And, the biggest impact is in routing. The double patterning has to be integrated inside the routing solution - it cannot be an afterthought where you finish the routing and then run decomposition. It has to be done correct-by-construction and that's our approach to it. We carry double patterning intent forward from cell and IP generation to double-pattern aware routing, and finally to signoff physical verification. This provides faster convergence because intent is carried forward throughout the flow. A second benefit is better quality of results.
Q: You mentioned complexity. What kinds of transistor counts do you expect, and how can EDA tools help?
A: 20nm is expected to provide 8 to 12 billion transistors, so that's a huge increase in the size of designs, and it's done with a 2X density shrink and 50% better performance. What's needed to handle such large designs is a unique abstraction technique. We've been working on something called Flex Models, which allows us to abstract out large design macros or blocks. We've seen an automatic reduction in the size of the netlist that needs to be handled, and as a result the design team can converge on a design much faster.
Q: Variability is already a problem at 40nm and 28nm. What gets worse at 20nm?
A: One aspect that gets worse involves layout-dependent effects. At 20nm cells are much closer to each other and the proximity effect of different kinds of cells and interconnects has a worse effect on both timing and power. Layout-dependent effects due to lithography and stress need to be characterized up front, and what's needed is context-driven placement and optimization.
The Encounter Digital Implementation system has the ability, during place and route, to determine how different cells are going to interact and how one layout configuration affects timing and power compared to another. It can choose the right neighbors to get better performance and power.
Q: Does the clock concurrent optimization technology (ccopt) recently acquired from Azuro have a role to play at 20nm?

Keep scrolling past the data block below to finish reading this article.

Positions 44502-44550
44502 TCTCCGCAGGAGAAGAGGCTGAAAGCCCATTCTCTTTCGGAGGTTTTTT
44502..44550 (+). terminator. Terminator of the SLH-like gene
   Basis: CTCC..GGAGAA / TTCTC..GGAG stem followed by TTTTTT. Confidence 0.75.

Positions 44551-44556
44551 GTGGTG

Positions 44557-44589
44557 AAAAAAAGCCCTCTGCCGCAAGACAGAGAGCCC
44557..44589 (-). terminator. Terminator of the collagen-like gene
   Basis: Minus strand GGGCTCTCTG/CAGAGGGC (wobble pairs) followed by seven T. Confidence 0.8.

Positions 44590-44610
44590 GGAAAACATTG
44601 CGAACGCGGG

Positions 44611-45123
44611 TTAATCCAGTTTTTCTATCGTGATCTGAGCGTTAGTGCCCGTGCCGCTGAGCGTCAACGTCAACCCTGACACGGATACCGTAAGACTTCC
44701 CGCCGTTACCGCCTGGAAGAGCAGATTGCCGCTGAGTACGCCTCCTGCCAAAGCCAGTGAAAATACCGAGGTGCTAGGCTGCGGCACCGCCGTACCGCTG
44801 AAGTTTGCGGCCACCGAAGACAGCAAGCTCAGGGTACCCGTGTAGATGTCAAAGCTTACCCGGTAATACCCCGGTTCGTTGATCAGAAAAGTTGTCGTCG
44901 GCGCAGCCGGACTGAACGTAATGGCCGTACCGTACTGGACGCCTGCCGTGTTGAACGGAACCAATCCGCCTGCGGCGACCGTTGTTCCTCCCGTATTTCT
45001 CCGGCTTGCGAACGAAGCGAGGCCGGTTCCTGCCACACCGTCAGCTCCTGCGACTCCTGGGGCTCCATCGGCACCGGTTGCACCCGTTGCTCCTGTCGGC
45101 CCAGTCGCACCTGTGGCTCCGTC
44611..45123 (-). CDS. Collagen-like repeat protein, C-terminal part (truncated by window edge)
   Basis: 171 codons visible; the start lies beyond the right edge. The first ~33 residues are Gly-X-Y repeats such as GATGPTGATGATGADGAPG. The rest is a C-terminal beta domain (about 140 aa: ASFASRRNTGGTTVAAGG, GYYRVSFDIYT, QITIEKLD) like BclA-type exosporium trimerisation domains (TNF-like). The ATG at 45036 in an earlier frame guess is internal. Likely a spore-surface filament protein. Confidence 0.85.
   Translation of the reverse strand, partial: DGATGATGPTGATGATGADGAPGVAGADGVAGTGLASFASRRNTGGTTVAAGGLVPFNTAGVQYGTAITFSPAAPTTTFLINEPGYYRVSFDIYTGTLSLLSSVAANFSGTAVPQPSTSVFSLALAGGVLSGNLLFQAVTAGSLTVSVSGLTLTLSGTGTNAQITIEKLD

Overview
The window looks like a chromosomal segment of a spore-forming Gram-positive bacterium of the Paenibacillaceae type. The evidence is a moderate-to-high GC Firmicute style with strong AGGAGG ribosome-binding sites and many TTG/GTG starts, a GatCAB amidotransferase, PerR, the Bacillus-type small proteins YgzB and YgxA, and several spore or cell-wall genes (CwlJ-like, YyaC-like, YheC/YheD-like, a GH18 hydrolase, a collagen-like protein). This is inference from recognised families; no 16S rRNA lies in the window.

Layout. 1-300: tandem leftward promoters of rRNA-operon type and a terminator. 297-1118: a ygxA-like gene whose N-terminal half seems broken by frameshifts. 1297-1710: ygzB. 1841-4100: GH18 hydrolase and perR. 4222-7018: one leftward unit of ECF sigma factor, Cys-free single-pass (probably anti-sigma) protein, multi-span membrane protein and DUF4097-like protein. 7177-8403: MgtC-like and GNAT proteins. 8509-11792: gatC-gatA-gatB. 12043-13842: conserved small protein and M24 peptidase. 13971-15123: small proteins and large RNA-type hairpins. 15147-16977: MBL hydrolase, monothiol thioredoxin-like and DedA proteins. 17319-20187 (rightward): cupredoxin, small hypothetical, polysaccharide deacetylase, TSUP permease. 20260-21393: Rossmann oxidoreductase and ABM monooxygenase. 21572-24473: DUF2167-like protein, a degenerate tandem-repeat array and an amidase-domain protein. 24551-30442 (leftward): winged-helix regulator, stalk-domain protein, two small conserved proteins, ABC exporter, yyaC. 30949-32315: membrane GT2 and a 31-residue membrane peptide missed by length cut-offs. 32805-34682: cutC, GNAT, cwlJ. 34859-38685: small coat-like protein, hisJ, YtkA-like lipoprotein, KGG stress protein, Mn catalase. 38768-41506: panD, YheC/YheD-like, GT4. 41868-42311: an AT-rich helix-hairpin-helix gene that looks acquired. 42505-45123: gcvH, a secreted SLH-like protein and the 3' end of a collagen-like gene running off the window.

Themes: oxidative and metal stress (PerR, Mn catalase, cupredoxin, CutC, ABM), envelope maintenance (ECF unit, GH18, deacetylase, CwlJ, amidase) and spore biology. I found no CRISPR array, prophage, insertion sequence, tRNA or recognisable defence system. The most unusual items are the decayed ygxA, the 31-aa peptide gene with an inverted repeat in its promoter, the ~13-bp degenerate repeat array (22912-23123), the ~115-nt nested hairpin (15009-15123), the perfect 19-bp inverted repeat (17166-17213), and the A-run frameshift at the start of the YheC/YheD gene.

A: It certainly has a very big role. We have already seen that the clock network is getting really complex at 40nm and 28nm. At 20nm many more clocks are introduced. People are gating clocks, there are power shutoffs, and there are many modes and corners. A traditional clock design methodology will just not cut it - you need a new architecture that has been designed from scratch.
In the traditional clock design methodology, clocks are treated as an afterthought. At 20nm you need clock design that is concurrent with the rest of the logic and physical design. You need to manage useful skew. These are things we do with Azuro [technology] and we get a much better end result in performance, power and area.
Q: What's needed in a 20nm design tool flow? Will a point tool approach work?
A: Point tools will not work. At Cadence we have two goals - one is to mitigate 20nm design risk, and another is to help customers accelerate 20nm designs. Either of these goals requires an end-to-end flow. Things like double patterning, clock design, and layout-dependent effects all have to be considered up front in the design flow, from IP characterization to placement and routing and final signoff.
Q: Is the Encounter Digital Implementation system ready for 20nm today?
A: It is definitely ready. We have been collaborating closely with our 20nm ecosystem partners for a long time, and we have engaged with them very early in the cycle - in fact we have helped them define 20nm technical specifications and interfaces. Right now we are doing multiple test chip tapeouts with our partners to make sure that our modeling, abstraction and flow will produce the best results. There's still some more 20nm work involved in moving to production, and there will be additional fine-tuning of our tools and methodologies, and we are going through that exercise right now.
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Whitepaper Summary: How to Succeed at 20nm
Video: Easing the Challenges of Double Patterning at 20nm
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DAC Panel: 20nm is Tough, But Not a Roadblock